Achilles Tendonitis – Ankle Pain

The achilles tendon attaches the muscles of the posterior calf to the calcaneus. The Achilles tendon does not have good blood supply or cell activity, so this injury can be slow to heal. The tendon receives nutrients from the tendon sheath or paratendon.

When an injury occurs to the tendon, cells from surrounding structures migrate into the tendon to assist in repair. Some of these cells come from blood vessels that enter the tendon to provide direct blood flow to increase healing. With the blood vessels come nerve fibers. Researchers including Alfredson and his team in Sweden [1] believe these nerve fibers to be the cause of the pain – they injected local anaesthetic around the vessels and this decreased significantly the pain from the Achilles tendon.


Causes & Treatment

Achilles tendonosis is a classic overuse sydrome. Most lower extremity injuries are caused by overuse, and typically occur with a change in shoes, surface, or intensity. Examples would be increasing speed or mileage too quickly for a runner, changing types, styles, or shoe companies, and changing from a treadmill to outdoor surfaces. These variables can all alter biomechanics of the knee and ankle joints. Growth spurts while athletes are maturing, can also alter the mechanics enough to cause one of the above conditions. Athletes transitioning too quickly to barefoot or minimalist shoes, can also easily instigate an achilles tendonosis episode, due to the increase of flexibility required to run without a raised heel running shoe.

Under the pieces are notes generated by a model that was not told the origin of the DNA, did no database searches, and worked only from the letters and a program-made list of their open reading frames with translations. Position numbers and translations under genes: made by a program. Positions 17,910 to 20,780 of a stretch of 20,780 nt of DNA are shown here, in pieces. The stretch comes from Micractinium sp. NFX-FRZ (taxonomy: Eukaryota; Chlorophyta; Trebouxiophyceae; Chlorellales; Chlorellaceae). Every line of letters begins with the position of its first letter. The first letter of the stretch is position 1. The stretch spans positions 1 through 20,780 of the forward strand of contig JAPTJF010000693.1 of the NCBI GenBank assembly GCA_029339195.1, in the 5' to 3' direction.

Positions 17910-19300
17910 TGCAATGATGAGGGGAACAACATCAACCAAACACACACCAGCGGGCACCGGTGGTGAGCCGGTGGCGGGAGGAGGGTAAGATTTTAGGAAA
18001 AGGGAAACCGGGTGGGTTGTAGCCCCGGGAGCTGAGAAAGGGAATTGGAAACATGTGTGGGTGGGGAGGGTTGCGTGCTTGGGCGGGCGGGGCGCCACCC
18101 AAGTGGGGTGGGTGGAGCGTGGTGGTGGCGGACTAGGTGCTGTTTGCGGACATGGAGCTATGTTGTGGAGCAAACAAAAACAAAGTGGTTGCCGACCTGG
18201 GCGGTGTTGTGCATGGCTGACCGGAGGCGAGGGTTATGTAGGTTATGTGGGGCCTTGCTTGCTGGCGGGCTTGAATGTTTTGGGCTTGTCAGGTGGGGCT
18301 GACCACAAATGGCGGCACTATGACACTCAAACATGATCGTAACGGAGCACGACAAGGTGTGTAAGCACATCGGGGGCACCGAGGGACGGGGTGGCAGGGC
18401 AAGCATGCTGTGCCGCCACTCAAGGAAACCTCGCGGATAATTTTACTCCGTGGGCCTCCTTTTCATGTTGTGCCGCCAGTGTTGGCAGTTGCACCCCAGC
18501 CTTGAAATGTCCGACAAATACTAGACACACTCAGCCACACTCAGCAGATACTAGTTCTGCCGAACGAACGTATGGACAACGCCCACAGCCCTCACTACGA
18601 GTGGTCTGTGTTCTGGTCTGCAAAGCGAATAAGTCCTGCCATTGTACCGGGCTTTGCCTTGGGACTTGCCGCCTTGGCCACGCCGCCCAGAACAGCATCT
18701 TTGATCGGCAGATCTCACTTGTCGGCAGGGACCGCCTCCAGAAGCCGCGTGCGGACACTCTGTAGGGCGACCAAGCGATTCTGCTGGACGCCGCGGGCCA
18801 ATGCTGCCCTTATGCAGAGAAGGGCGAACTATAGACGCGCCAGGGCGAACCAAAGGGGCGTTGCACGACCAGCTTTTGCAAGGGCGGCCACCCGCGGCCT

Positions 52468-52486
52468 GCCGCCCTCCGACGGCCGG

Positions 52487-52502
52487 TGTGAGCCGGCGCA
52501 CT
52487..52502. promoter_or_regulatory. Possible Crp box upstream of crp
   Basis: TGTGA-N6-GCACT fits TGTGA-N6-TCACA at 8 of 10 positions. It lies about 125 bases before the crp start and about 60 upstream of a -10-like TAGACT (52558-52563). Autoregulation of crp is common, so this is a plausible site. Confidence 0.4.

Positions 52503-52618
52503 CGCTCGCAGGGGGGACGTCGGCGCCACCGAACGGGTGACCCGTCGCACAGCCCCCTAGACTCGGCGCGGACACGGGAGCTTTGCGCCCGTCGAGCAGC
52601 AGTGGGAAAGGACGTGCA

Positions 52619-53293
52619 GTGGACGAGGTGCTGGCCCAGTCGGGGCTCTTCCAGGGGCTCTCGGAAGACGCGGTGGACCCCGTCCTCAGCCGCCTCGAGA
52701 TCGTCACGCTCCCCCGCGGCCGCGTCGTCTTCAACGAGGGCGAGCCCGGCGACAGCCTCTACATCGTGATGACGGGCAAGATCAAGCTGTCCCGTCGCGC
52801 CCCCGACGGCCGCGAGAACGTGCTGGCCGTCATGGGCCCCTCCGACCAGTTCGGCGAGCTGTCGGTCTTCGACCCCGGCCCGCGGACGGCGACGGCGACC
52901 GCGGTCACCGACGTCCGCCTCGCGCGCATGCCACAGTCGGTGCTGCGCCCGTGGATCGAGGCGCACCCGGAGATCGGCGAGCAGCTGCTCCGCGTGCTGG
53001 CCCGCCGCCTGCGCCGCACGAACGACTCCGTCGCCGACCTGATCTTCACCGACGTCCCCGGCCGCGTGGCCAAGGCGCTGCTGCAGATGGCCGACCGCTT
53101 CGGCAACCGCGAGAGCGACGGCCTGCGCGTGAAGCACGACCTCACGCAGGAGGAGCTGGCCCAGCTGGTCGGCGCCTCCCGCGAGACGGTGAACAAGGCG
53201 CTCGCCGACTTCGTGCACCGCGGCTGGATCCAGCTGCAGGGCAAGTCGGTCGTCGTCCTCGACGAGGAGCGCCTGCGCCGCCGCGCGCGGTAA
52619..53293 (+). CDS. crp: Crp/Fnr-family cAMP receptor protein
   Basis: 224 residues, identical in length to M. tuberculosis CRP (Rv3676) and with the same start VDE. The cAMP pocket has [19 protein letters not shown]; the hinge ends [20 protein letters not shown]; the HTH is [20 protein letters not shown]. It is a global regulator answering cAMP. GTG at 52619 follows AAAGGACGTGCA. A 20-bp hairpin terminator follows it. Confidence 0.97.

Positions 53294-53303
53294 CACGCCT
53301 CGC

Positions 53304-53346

In our office, we treat achilles tendonosis with a combination of Active Release Techniques and Graston Technique, along with eccentric stretching and ultimately a strength and stabilization program for surrounding anatomy.

Related Articles:

Tendinosis versus Tendinitis

Active Release Techniques

Graston Technique